If you’re not sure where to dive in to Kentucky’s Red River Gorge, Double Arch Trail #201 is a great introduction to your day hiking getaway. Be advised that Double Arch is a popular destination, so if you want this incredible geological feature all to yourself, you’re going to have to start out early. Also, don’t literally dive into the gorge. That would end badly.
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Double Arch Trail #201 trailhead. From Slade, Kentucky, take KY-15 S for 3.3 miles. Turn north (left) onto Tunnel Ridge Road. Follow Tunnel Ridge Road for 3.7 miles until it dead ends into the Double Arch/Auxier Ridge trailhead parking lot.
Out and back
Allowed on 6-foot leash
Partial tree cover
Copperheads, timber rattlers, ticks, bears, destroying angel mushroom
Hiking Double Arch Trail #201
From the parking lot be sure to take the westernmost trailhead as the eastern one will instead take you to Auxier Ridge, another awesome hike. You’ll make a quick tenth of a mile jaunt through the woods before joining up with the now gated-off portion of Tunnel Ridge Road.
Some people are weird about this section of the hike and describe the roughly mile and a quarter gravel road as boring. That’s crazy. Sure, this part is going to be flat and easy, but you’re still surrounded by Kentucky awesomeness, and this piece goes by really fast.
Double Arch Trail leads down into a valley at a turn off with a short fence. Before following the trail, first take a quick detour to the left where Tunnel Ridge Road continues. At the north end of the turnaround begins a short trail to an overlook of Rocky Branch that is well worth the effort.
This offshoot will add a little more than a half mile to your total distance.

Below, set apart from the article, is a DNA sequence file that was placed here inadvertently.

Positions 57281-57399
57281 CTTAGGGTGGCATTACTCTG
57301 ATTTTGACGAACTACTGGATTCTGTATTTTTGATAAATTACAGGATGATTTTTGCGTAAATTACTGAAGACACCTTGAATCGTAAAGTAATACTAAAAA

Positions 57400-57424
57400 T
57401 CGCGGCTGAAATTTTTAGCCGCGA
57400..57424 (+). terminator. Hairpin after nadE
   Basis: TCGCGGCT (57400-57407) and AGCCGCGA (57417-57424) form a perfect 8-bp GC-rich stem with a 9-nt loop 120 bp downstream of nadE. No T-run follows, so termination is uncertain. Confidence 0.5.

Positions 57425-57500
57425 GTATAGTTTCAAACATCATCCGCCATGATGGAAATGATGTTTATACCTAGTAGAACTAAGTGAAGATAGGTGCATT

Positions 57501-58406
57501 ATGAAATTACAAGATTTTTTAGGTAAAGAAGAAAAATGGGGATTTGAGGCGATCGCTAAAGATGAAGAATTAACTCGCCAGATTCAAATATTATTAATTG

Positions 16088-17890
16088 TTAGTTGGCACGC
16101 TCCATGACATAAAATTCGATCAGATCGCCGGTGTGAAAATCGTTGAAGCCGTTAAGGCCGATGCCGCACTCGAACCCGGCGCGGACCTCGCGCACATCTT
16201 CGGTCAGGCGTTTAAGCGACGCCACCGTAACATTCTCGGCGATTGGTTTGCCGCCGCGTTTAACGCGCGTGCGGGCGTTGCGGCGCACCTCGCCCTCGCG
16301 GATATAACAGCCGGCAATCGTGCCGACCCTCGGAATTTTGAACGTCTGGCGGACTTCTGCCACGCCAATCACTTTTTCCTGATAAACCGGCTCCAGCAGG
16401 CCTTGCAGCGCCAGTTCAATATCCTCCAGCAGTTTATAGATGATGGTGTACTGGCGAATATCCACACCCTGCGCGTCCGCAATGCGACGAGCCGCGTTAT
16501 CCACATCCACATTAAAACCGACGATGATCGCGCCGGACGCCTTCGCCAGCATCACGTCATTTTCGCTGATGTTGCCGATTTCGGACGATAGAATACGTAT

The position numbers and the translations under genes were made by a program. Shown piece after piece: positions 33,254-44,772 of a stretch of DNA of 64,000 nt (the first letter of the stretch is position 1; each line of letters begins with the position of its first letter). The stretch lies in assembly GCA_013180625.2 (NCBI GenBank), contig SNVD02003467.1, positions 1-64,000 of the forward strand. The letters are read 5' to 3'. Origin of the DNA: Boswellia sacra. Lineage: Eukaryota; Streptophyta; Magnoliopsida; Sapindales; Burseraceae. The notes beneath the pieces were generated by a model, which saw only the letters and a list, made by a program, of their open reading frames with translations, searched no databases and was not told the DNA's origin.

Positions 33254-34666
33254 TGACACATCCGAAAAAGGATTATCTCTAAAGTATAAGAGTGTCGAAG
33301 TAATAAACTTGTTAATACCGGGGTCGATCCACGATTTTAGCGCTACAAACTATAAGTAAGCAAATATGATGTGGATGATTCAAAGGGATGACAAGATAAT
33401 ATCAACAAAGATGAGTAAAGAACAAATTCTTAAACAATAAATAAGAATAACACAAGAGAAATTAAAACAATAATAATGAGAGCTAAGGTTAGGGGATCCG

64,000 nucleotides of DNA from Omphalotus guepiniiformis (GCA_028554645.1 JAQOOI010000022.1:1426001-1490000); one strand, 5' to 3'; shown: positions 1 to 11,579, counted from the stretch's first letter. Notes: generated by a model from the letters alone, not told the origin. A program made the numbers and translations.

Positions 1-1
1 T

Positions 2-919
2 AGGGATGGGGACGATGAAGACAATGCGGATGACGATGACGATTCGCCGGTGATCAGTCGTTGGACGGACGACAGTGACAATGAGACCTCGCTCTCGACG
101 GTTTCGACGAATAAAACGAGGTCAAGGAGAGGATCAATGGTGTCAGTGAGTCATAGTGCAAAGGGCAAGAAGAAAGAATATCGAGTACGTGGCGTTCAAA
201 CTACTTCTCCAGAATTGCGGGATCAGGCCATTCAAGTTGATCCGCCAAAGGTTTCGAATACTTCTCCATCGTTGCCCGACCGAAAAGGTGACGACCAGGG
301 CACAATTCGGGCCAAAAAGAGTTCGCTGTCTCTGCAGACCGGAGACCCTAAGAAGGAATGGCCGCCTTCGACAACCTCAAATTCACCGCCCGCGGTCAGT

Back on the Double Arch Trail, it is just another mile to your reward. You’ll plunge into the canyon 200 feet in short order, but the rest of the trip is mostly flat as you hike parallel along Tunnel Ridge to the west. (Again, don’t actually plunge unless you really want an expensive helicopter ride.)
If leaves are still on the trees, you might miss your first view of Double Arch as you near the end of the ridge, but rest assured that it’s up there. If you’re able to see it, take note of how high up it rises above the valley floor and, well, how bad for your lifespan it would be to take a tumble from it.
Take a moment to make sure the leash is tight on your pooch (or on an unruly child, if you’ve decided to bring one, haha). From here you’ll wind gradually around the northern terminus of the ridge before doubling back on the other side.
Soon, you’ll be in the company of one fascinating geological wonder: the grand Double Arch. You won’t see the second arch right away, but if you climb along the rocks just south of the opening, you’ll have a high enough vantage point to observe a smaller arch spanning above the larger one.
From this same high vantage point you’ll also notice a staircase carved into the sandstone. The first step up is a doozy, but otherwise it’s an easy climb to the top. At the summit, you can choose to go south where you’ll soon be met with a rather sketchy-looking rock.
If you’re not comfortable with higher class climbing maneuvers, don’t even think about it. Turning back north, you can cross Double Arch and hike all the way to the end of the ridge for some excellent views of the Red River valley to the west and Auxier Branch to the east.
If you’ve still got plenty of gas in the ol’ tank, instead of hiking immediately back to the trailhead, you might be interested in making the extended loop around the valley by hiking Auxier Branch to Auxier Ridge Trail #204 and the imposing Courthouse Rock.
Auxier Ridge is by far one of our favorite hikes in the Red River Gorge, and if you decide to not make the full loop, do make plans to come back and hike it separately. You won’t be disappointed.
Use map for real-time navigation
Load this web page on your phone before heading to the trail. Once there, be sure to put your device in airplane mode in order to save battery life.
Simply tap the map marker icon on the map to show your current location and follow along.
Tap the layers icon to switch between topographic, satellite and other helpful map layers. Be sure to check out the Heatmap overlay to see where others have gone before you!